"The groundwork of all happiness is health." - Leigh Hunt

New treatment approved for late-stage prostate cancer

In late March, the F.D.A A new therapy is approved For advanced prostate cancer that's metastasizing, or spreading, throughout the body. Called Pluvicto (and likewise lutetium-177-PSMA-617), and delivered by intravenous infusion, the treatment can find and destroy tumors which might be still too small to see with conventional forms of medical imaging. are very small.

Pluvicto is specifically approved for men who've already been treated with other anticancer treatments, including chemotherapy and hormonal treatments that block the tumor-promoting hormone testosterone. The drug has two parts: one which binds to a protein on the surface of prostate cancer cells called PSMA, and a radioactive particle that kills the cancer cells. Most normal cells don't contain PSMA, or only at very low levels. This allows Pluvicto to attack tumors while sparing healthy tissue.

To confirm whether a person qualifies for the drug, doctors first inject a radioactive tracer that travels through the bloodstream looking for after which attaches to the PSMA protein. Cancer cells flagged by the tracer will show up on a special scanning technology called positron emission tomography. About 80% of prostate cancer patients have PSMA-positive tumors. For those that don't, the treatment is ineffective.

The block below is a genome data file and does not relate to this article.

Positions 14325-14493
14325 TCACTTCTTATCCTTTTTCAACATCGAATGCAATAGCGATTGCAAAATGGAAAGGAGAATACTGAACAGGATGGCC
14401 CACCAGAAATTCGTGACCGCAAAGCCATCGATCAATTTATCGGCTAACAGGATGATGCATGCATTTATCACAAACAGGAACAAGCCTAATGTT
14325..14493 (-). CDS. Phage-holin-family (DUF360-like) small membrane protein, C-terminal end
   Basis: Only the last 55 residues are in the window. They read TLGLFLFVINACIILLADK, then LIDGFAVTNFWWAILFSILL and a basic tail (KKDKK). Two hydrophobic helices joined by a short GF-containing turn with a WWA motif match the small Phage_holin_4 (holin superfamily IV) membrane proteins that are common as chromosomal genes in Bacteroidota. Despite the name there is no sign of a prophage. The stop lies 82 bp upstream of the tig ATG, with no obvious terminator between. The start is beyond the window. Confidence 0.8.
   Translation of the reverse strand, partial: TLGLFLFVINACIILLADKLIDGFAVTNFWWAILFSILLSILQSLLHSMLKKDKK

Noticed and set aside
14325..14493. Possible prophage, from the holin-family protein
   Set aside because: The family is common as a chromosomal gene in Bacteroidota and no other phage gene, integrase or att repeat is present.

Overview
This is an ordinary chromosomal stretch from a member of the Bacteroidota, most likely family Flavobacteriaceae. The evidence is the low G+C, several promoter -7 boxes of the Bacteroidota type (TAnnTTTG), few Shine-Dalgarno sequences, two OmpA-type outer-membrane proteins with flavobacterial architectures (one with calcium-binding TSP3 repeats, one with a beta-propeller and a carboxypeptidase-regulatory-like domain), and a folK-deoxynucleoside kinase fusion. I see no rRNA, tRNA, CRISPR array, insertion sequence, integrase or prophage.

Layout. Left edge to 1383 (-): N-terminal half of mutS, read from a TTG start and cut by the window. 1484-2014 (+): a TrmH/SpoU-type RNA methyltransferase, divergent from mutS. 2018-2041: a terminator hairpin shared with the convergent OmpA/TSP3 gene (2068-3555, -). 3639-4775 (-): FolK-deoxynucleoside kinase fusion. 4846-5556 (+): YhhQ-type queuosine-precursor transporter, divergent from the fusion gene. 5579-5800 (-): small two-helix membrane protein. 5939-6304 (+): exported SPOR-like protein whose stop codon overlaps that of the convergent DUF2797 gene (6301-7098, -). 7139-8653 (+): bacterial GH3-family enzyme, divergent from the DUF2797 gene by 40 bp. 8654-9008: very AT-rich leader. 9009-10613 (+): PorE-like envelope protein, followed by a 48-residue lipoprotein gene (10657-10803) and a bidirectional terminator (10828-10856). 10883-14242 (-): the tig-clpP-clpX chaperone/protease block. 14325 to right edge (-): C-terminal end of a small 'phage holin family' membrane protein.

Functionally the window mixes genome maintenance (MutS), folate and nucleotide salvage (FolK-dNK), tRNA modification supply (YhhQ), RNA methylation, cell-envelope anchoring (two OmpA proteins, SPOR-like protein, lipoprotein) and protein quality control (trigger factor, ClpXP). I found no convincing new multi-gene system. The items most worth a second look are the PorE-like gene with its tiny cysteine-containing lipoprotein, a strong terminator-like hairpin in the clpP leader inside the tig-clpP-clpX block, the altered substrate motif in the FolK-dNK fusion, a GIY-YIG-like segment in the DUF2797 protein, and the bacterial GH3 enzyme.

During Clinical trial As a results of the approval of Pluvicto, 831 men were randomly allocated to 2 groups. One group of men received Pluvicto plus standard-of-care treatments, while men within the control group received only standard-of-care. All the boys had metastatic, castration-resistant prostate cancer, meaning their tumors were spreading and now not responding to hormonal therapy.

Conclusions and considerations

Results after 21 months showed that Pluvicto was simpler at delaying the cancer's progression. Among men taking the drug, it took a mean of 8.7 months for his or her tumors to grow back, compared with 3.4 months for men receiving standard care. Pluvicto was also related to higher overall survival: 15.3 months vs 11.3 months. The drug was generally well tolerated, but had uncomfortable side effects including fatigue, nausea, kidney problems, and bone marrow suppression.

Meanwhile, additional questions remain about who might have the opportunity to get the drug. “What about men with metastatic prostate cancer who have never been treated with chemotherapy?” asks Dr. Einstein. “If you go hard. The label, then chemotherapy is required first. But some men are too sick for chemotherapy, or they might refuse it due to possible uncomfortable side effects.” is helpful, or if combined with other treatments can enhance its effects.